Saturday, August 5, 2017

Review: "9-11"

What if? In the right hands, the question can generate great stories. In the wrong hands, it can generate bad stories. For inexplicable reasons, some of these stories hit the best-seller list.
Case in point: Marty Fugate’s latest potboiler, “9-11.” Rea
ding through this "near future thriller" (as I am paid to do) several questions spring to mind :
What if a hack writer decided to steal the plot of “The Anderson Tapes,” and expanded it to a geopolitical proportions in a style blatantly lifted from Tom Clancy?
What if …
A neophyte American president was sitting in the Oval Office? A cunning cabal of Arab terrorists (yawn) with engineering degrees was hiding in caves and devising a fiendish plot? A perfect storm of interdepartmental rivalry and compartmentalized intelligence, preventing any law enforcement official from acting on obvious warning signs of this unfolding conspiracy — including the piteous prophecies of the obligatory Cassandra? (With this theft, Mr. Fugate goes a bridge too far. Great writers steal. Bad writers cut-and-paste.) What if a handful of Arab terrorists (armed with box cutters!) hijacked three fully-fueled airplanes and turned them into deadly missiles on a suicide mission?
All of which ends in a successful terrorist attack on …
Wait for it.
The World Trade Center towers!!!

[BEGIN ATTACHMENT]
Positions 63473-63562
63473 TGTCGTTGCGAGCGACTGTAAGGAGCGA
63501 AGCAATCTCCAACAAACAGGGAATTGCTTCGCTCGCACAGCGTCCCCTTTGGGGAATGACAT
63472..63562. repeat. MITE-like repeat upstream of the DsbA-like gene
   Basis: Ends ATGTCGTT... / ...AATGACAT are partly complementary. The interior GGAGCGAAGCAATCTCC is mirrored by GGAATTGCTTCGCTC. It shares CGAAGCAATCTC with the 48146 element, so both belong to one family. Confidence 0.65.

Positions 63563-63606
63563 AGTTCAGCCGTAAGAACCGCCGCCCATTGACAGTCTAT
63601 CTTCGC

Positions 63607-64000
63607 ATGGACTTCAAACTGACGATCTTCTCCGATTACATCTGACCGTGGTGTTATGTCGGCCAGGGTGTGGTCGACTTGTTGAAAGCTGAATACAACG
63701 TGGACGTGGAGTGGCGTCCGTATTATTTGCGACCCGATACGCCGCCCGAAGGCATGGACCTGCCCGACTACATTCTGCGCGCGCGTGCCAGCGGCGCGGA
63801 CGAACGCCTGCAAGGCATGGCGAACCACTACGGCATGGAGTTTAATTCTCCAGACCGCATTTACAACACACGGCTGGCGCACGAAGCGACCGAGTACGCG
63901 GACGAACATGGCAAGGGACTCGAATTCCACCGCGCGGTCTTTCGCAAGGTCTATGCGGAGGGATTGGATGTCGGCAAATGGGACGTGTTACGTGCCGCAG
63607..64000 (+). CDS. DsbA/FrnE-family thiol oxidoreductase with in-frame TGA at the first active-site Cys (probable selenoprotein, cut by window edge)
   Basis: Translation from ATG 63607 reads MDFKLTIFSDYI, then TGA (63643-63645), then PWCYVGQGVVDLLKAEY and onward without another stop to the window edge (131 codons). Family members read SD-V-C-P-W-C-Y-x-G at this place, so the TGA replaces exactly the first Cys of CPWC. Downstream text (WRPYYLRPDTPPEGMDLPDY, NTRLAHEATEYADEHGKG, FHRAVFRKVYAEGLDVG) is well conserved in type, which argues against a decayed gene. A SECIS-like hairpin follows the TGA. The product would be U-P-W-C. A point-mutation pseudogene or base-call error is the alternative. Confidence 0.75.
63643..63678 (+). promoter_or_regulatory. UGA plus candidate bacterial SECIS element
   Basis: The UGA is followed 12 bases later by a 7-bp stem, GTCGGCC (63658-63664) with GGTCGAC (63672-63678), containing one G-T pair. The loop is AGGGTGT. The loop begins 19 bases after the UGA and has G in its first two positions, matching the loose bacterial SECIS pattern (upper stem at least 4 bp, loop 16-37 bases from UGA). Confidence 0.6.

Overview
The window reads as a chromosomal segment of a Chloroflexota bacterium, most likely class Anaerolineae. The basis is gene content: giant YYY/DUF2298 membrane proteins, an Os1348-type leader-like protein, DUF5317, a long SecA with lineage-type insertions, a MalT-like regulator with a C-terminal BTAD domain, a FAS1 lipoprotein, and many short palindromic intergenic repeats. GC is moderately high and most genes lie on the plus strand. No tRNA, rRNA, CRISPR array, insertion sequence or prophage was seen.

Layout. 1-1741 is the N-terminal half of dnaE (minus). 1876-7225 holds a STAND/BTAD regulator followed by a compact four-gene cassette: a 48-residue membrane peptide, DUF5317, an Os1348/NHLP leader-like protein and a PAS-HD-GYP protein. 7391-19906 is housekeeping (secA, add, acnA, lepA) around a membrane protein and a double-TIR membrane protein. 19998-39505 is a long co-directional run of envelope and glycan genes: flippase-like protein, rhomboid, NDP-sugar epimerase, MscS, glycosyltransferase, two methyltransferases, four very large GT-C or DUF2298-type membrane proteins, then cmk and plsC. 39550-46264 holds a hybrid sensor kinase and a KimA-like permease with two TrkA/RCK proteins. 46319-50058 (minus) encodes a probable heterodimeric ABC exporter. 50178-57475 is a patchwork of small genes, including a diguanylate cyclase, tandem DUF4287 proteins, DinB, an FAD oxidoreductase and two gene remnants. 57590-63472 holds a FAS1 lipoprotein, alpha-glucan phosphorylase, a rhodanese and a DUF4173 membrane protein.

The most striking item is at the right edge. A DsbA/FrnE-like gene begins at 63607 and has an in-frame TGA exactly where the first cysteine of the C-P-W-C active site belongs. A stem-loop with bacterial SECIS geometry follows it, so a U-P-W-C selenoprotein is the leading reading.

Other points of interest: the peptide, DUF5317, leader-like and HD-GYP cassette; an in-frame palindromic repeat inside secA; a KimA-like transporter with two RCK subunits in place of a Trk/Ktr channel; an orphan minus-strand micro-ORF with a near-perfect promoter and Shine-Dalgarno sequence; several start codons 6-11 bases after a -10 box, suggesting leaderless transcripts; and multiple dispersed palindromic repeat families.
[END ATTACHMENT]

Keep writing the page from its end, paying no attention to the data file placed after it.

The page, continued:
And the Pentagon.
This carnage described in 23 pages of gory detail. A disaster movie Irwin Allen would find in bad taste. (A film adaptation the author dearly and clearly hopes for.)
What if (being symbolically inclined) the aforementioned masterminds launched their attack on the day which corresponds to the American phone number to emergency responders?
What if these supposedly cunning terrorists targeted the same building they tried to demolish two years ago? A presumably well-guarded structure. As opposed to, say, a fresh target? Not the Sears Tower, the Chrysler building, the Pan Am building, no, it has to be the World Trade Center!! Why? Is this terrorism or an extreme form of architectural criticism?
What if an author utterly lacking in shame built a best-seller on the bones of the six victims of the 1993 bombing?
What if enough shameless readers bought his lousy book—and actually read it? Even though they weren’t being paid?
What if?

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